Revolutionizing traditional screening tests for potential anti-cancer drugs, Dana-Farber Cancer Institute's best brains are working on a laboratory technique that reflects real-world conditions in which tumour cells mingle with the body's normal cells better than before.
As the neighbouring cells - key components of what is known as the "tumour microenvironment" - can alter the effectiveness of anti-cancer drugs, the new technique may help researchers narrow the field of possible therapies more quickly and identify the most promising candidates more readily.
AdvertisementThe technique can be used to study a wide variety of cancer cells that infiltrate an equally wide range of normal tissues, said the authors.
"Despite their often impressive results in the laboratory, for every 100 potential anti-cancer therapies administered in patients in clinical trials, only about eight prove safe and effective enough to receive Food and Drug Administration approval. This success rate is clearly not as high as we would like it to be, and one reason may be that so far we haven't had a good way to account, at the earliest stages of laboratory testing, for the impact of the tumor microenvironment on these drugs," Nature quoted the study's senior author, Constantine Mitsiades, as saying.
In the new technique, tumour and normal cells are "co-cultured" - that is, grown together - and exposed to hundreds or thousands of compounds in large-scale screening tests.
In the technique, dubbed "cell-specific in vitro bioluminescence imaging," or CS-BLI, the cancer cells in each sample are equipped with a gene that makes them glow - a process unaffected by the normal cells nearby.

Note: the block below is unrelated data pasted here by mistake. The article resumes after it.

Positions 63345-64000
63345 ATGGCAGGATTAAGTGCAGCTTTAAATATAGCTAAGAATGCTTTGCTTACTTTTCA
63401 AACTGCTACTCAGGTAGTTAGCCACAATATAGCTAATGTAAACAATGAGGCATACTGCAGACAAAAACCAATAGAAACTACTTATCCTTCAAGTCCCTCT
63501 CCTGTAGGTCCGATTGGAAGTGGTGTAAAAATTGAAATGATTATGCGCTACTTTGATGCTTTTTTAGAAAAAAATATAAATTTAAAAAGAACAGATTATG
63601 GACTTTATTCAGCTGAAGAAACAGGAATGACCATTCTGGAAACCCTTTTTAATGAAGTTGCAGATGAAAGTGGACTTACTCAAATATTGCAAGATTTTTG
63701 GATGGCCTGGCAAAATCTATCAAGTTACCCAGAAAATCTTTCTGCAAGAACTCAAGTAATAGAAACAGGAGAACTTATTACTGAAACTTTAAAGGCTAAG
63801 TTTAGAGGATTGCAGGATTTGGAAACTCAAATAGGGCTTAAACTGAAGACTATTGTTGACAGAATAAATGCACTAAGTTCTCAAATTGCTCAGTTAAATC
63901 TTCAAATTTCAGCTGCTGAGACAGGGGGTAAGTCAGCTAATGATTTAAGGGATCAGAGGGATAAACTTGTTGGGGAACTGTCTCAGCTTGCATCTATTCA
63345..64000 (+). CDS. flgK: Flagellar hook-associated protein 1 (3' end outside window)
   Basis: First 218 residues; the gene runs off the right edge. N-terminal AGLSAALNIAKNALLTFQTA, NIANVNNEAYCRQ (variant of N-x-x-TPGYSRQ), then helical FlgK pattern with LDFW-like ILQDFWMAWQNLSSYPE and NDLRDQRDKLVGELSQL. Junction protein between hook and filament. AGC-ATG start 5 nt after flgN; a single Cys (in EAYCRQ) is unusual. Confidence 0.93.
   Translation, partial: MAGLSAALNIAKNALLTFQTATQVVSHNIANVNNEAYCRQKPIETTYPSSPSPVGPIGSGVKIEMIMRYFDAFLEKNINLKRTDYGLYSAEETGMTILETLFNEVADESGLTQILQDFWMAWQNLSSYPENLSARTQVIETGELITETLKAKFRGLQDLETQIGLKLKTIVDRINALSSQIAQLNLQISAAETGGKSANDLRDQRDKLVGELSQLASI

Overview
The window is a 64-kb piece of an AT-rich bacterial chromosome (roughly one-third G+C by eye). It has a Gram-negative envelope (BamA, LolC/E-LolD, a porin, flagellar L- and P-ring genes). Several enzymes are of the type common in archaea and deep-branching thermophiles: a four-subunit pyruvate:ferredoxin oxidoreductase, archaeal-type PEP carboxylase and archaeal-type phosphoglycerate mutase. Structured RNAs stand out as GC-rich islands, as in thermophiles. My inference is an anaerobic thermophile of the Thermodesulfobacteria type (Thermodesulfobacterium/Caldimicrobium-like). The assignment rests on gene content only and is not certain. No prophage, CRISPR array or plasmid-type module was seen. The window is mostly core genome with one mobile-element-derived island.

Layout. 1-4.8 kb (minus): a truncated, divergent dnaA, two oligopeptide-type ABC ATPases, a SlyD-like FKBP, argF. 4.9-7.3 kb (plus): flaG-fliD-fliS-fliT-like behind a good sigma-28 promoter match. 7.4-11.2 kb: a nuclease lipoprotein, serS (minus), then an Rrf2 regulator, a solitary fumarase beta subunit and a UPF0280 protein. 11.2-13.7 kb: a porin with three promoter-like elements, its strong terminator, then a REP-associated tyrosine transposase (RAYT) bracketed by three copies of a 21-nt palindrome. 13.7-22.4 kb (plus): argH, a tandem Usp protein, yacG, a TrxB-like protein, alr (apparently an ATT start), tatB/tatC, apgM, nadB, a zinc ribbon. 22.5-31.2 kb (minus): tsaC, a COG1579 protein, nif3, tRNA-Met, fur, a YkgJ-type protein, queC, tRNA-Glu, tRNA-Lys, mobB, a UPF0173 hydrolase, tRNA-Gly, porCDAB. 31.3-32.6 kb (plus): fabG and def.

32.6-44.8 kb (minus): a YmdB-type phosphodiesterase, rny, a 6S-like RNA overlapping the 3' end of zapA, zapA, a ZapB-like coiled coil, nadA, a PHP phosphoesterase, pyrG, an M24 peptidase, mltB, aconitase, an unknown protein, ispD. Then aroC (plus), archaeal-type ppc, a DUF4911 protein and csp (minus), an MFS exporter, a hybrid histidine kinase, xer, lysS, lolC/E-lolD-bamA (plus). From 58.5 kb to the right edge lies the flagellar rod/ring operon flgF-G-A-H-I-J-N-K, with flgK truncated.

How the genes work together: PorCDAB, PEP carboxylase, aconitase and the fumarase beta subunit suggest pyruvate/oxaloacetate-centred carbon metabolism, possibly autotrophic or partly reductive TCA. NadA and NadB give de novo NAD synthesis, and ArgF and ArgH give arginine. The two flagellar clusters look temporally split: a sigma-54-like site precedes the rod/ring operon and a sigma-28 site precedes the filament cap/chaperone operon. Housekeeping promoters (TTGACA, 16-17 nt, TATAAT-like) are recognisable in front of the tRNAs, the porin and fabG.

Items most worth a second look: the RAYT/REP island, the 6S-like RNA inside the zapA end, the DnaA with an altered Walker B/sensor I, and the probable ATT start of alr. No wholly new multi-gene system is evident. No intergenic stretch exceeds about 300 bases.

By measuring the amount of light emitted by each sample after treatment, investigators can determine which compounds are most proficient at killing tumour cells, and whether this effectiveness changes when normal cells are around the tumour.
While there are other techniques for screening drug activity in co-cultures of malignant and normal cells, they either involve radioactivity or entail a time-consuming process of data capture and analysis, rendering them too cumbersome for large-scale studies, said Mitsiades.
Using CS-BLI, the researchers have identified numerous compounds that acted powerfully against isolated samples of tumour cells but were significantly less effective against the same types of tumour cells co-cultured with non-malignant cells.
Perhaps surprisingly, they also identified some compounds, which are more effective against tumour cells mixed with non-malignant cells than against tumour cells alone.
The researchers said that CS-BLI is not a technique for predicting which anti-cancer agents will be effective in individual patients, but can help researchers identify which agents are the best prospects for additional investigation.
"It will be of use in prioritizing candidate drugs for further rigorous study of their properties before embarking on clinical trials. This technique may show that the classical methods of studying candidate cancer drugs in laboratory conditions have overestimated the effectiveness of some agents, and underestimated others," he said.
"The technique also provides a powerful tool for determining which biological mechanisms allow cancers to become resistant to certain treatments and which new therapies can neutralize those mechanisms. Hopefully, combining such new therapies with other, established or investigational, treatments may contribute to improved success rates of clinical trials," he added.
The study has been published in the journal Nature Medicine.